PILOTAGE IN THE WORLD'S BUSIEST CONTAINER PORT
On the 21st of January 2003, a group of around 40 Hong Kong branch members and guests attended at the Royal Hong Kong Yacht Club, to hear Capt S.H. Pau FNI, a senior Hong Kong pilot and former chairman of the Hong Kong branch, give a presentation entitled "Pilotage in the world’s busiest container port".
Ably assisted by Captain Thomas M.C.Yeung, a fellow pilot and also a current Hong Kong branch committee member, who was at the controls of the laptop presentation, Captain Pau began by summarizing the requirements for safe piloting. He pointed out that as far as the pilot is concerned this begins, as it does in any port in the world, with the pilot having to travel to and board the vessel. He discussed how this operation can sometimes prove daunting, and how he and his colleagues still come across improperly rigged pilot ladders or access equipment in a poor state of repair. The principles of the pilot becoming part of the bridge team and the importance of his central role in communications were discussed, and prompted some questions from the attentive audience.
Captain Pau then himself posed several questions to the audience, using photographs of real traffic situations in Hong Kong waters, and asking ‘What would you do in this situation?’ The various scenarios that Captain Pau and his colleagues face each day include traffic situations involving high speed ferries, slower cross harbour ferries, tug and tows, dredgers, and numerous coastal vessels, not to mention the day to day ‘normal’ vessels such as container ships, passenger ships, tankers, and cargo and container vessels engaged in mid stream cargo operations, the last of which will only be found in Hong Kong. The special attention that is required when handling the deep draught bulk carriers that pass through Hong Kong and the Ma Wan channel enroute to neighbouring port in southern China, was discussed, including how best to utilize tugs and escort boats. On some larger vessels two pilots are engaged, with one acting as a co-pilot, who will handle communications and back up and monitor the actions of the other pilot and the bridge team. The location and characteristics of the port, and how they affect the work of a Hong Kong pilot were explained. As well as the influence of the typhoon season, these include the seemingly continuous dredging operations, with past and present reclamation projects for the new airport, Hong Kong Disneyland, and Container Terminal No. 9.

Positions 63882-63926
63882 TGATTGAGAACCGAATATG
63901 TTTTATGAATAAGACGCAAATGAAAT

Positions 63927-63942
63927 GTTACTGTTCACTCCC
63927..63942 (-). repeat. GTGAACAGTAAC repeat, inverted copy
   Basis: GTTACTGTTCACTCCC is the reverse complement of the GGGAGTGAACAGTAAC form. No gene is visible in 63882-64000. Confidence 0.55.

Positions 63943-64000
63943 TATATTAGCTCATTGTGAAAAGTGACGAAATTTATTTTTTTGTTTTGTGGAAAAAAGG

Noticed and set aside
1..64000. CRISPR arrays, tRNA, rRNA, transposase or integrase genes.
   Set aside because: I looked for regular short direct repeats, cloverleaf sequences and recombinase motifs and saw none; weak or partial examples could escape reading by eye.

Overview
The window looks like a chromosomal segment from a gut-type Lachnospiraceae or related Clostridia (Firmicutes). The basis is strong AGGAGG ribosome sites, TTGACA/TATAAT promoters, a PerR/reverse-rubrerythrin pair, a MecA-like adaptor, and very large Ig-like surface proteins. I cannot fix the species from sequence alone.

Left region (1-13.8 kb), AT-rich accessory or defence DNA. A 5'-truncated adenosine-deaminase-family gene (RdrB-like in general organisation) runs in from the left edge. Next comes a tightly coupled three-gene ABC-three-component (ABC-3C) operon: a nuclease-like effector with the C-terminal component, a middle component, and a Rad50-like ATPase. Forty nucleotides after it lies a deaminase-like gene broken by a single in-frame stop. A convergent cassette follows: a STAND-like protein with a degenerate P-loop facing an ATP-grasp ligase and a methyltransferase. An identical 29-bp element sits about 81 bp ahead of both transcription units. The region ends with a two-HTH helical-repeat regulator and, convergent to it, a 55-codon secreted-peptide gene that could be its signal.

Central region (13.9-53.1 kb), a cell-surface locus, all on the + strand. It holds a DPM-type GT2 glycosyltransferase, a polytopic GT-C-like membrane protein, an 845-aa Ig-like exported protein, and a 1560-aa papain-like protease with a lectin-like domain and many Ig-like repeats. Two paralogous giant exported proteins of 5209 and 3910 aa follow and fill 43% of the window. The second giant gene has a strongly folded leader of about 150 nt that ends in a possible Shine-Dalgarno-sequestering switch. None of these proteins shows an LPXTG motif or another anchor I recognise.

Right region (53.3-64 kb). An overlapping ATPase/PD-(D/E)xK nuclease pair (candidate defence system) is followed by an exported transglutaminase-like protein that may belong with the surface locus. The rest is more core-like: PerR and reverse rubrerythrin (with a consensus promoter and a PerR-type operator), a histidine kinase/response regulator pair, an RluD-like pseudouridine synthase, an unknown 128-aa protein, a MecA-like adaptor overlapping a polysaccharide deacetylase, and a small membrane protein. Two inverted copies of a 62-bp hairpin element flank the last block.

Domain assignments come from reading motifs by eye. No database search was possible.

Day to day operations did not escape Captain Pau’s attention, as he explained that at present there are 5 pilot station positions in the waters around Hong Kong. Of the 50 pilots on duty each day, on average each pilot may be required to conduct 3 or 4 ship movements a day, though this can increase to 4 or 5 movements if a typhoon has affected the port.
The audience included several youngsters who have recently embarked on a career at sea, or are studying a maritime discipline. They were keen to know how one becomes a pilot. Captain Pau advised that the current entry requirement is for a Foreign Going Class 1 deck certificate of competency, and the ability to communicate in English and Cantonese. After 6 months intensive training and written and oral exams, the candidate will be classed as a junior pilot, holding a 2D license. After 4 years satisfactory service, progressing each year to piloting larger vessels, the pilot may then take the Class 1 exam to become a senior pilot. As well as practical on the job training under the guidance of senior training pilots, simulators are widely used in Hong Kong for pilot training. Pilots also attend at the Star Cruises simulator in Kuala Lumpur, and at Bridge Resource Management in Australia. When long or deep draught vessels are being piloted, an electronic Portable Pilot Unit (PPU) may be taken to the vessel. This instrument is linked to the GPS satellite system, and provides real time predictions of the vessel’s movements, and hence can act as an aid to the pilot. Information gained from PPU’s are also used in the training process.
The presentation was very informative, and gave a personal insight into the many factors that make pilotage in Hong Kong waters a challenging and rewarding career. When asked of the future, Captain Pau, forecast more ships needing pilots, and more challenges, which include continuing to find suitable competent seafarers to become Hong Kong pilots. After the customary post presentation dinner in honour of the speaker, a group of 10 members and guests were treated to a cruise around the harbour in a motor boat belonging to one of the pilots, Captain C.L. Yu.
John B. Wilson MNI
Hong Kong branch event coordinator